26 Jul 2022

Putting Pen to Paper

The UK is currently experiencing a stationery renaissance  – specialist shops are opening up in many high streets, selling carefully-curated collections of notebooks, writing paper, woven envelopes, fountain pens, and an eclectic range of inks.

In a digital age, when we are meant to be heralding the arrival of the elusive paperless office, this nostalgia fest may seem charmingly niche. But as letter-writing, calling cards, correspondence cards, At Home cards, and the whole panoply of Victorian-style correspondence disappears, a substantial minority of us are still clinging on to the satisfyingly stylish remnants of a lost age.

The Unique Power of Handwriting

As we all become increasingly keyboard-savvy it feels as is handwriting is rapidly becoming a dying art. We grip the pen uncertainly, our fingers unaccustomed to the position, our movements stiff and unwieldy. Many of us no longer possess a quality fountain pen – once it was the gift of choice for graduations, school-leavings, 18ths and 21sts, but now it seems increasingly irrelevant, its pre-eminence supplanted by laptops, tablets and mobile phones.

But it is vitally important that you do not succumb entirely to the march of the keyboard. Useful as a keyboard is for the tedious minutiae of daily life – the forms, emails, texts and messages – it doesn’t really pass muster when it comes to truly meaningful, personal communications. An important letter, whether it is congratulations on the birth of a new baby or condolences on a death, simply must not be typed. Typewriting carries with it the cold hand of officialdom, the impersonal atmosphere of bureaucracy, the taint of administrative efficiency. Handwriting, on the other hand, is spontaneous, personal and heart-felt.

Even if your handwriting is execrable, illegible or embarrassingly babyish, you must never shy away from the obligation to use handwriting for personal correspondence – thank yous, letters of congratulation, condolence, important news updates. Your handwriting is deeply individual, instantly recognisable, and sends strong subliminal messages about your personality  – the complete antitheses of a bland text message.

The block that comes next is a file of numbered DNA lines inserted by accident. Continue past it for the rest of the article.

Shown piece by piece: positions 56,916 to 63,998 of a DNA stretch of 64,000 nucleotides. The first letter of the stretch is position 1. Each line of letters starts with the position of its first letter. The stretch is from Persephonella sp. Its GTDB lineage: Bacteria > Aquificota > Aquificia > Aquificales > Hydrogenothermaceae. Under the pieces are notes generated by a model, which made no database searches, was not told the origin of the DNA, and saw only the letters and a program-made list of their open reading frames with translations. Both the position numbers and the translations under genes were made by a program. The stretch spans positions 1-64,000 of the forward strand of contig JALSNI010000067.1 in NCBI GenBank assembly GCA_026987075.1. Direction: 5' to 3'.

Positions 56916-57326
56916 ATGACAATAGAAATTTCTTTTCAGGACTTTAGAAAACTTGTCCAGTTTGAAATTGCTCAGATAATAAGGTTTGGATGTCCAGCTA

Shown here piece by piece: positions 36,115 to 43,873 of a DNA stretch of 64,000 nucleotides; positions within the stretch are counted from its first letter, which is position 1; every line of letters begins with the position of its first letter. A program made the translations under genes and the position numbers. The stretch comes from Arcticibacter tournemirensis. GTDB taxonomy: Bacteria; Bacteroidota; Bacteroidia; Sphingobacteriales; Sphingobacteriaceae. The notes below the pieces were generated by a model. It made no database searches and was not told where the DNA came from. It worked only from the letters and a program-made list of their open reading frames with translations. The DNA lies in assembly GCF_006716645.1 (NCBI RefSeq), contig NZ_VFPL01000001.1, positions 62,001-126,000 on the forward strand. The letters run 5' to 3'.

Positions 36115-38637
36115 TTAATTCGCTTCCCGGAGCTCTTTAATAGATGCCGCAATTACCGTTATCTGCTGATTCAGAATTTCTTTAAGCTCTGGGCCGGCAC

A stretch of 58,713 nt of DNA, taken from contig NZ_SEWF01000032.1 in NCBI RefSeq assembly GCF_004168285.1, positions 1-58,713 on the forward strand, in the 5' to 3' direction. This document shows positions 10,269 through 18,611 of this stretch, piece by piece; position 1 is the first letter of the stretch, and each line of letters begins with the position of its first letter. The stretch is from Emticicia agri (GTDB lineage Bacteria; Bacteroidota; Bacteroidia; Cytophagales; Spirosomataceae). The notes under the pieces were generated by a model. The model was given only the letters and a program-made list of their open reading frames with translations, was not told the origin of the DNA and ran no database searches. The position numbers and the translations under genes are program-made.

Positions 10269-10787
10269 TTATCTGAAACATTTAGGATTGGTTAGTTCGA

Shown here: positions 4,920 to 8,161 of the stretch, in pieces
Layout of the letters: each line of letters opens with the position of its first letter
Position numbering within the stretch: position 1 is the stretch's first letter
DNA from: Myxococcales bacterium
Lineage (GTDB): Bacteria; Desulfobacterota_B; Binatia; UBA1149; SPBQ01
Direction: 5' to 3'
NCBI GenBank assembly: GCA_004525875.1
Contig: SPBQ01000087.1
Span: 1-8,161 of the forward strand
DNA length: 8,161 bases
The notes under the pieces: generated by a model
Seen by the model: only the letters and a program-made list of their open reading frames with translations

Try your best to inject some style into your calligraphy; throw away the cheap biros and felt tip pens, and invest in a good quality pen – you could even choose a distinctive and stylish coloured ink from the huge range now available. Embrace the act of writing with enthusiasm and, even if your scrawl is beyond redemption, your correspondents will be grateful for your efforts.

If you have taken the trouble to purchase a pen and ink, and have made an attempt to brush up your handwriting style, it would be a shame to sabotage your efforts with cheap and nasty writing paper. The writing paper you choose, like the clothes and fragrance you wear, is a reflection of who you are. From the weight and weave to the colour and dimensions, stationery is a deeply personal style statement, so think carefully about what you want to convey.

What your Stationery Says About You

For many people the simplest option is the traditional. They opt for reassuringly thick paper or card (white or cream) and, if they are venturing down the bespoke, headed route, elegant typography (a classic serif like Baskerville or Garamond, or a flowery italic). Nobody could question your social credentials with such solid stationery on your side. You will be seen as a pillar of society, an upholder of traditions, and deeply conventional.

For some people this option is simply too boring. In their eyes, it lacks originality and personality, conveying only cautious conservatism. They choose the flamboyant – brightly coloured paper, zany typography. This stationery is the equivalent of comedy ties, eccentric hair colours and wacky hats. It takes real aplomb to carry if off.

There is a middle way – slight adjustments in colour (dove grey or duck-egg blue instead of white or cream for example) and typography (there are millions of fonts to choose from) will convey assured individuality, without forcing the message. After all, you may be using your stationery to write difficult things – letters of condolence, regrets for non-attendance, news of illness – and you wouldn’t want a sombre message to be undermined by comedy writing paper.

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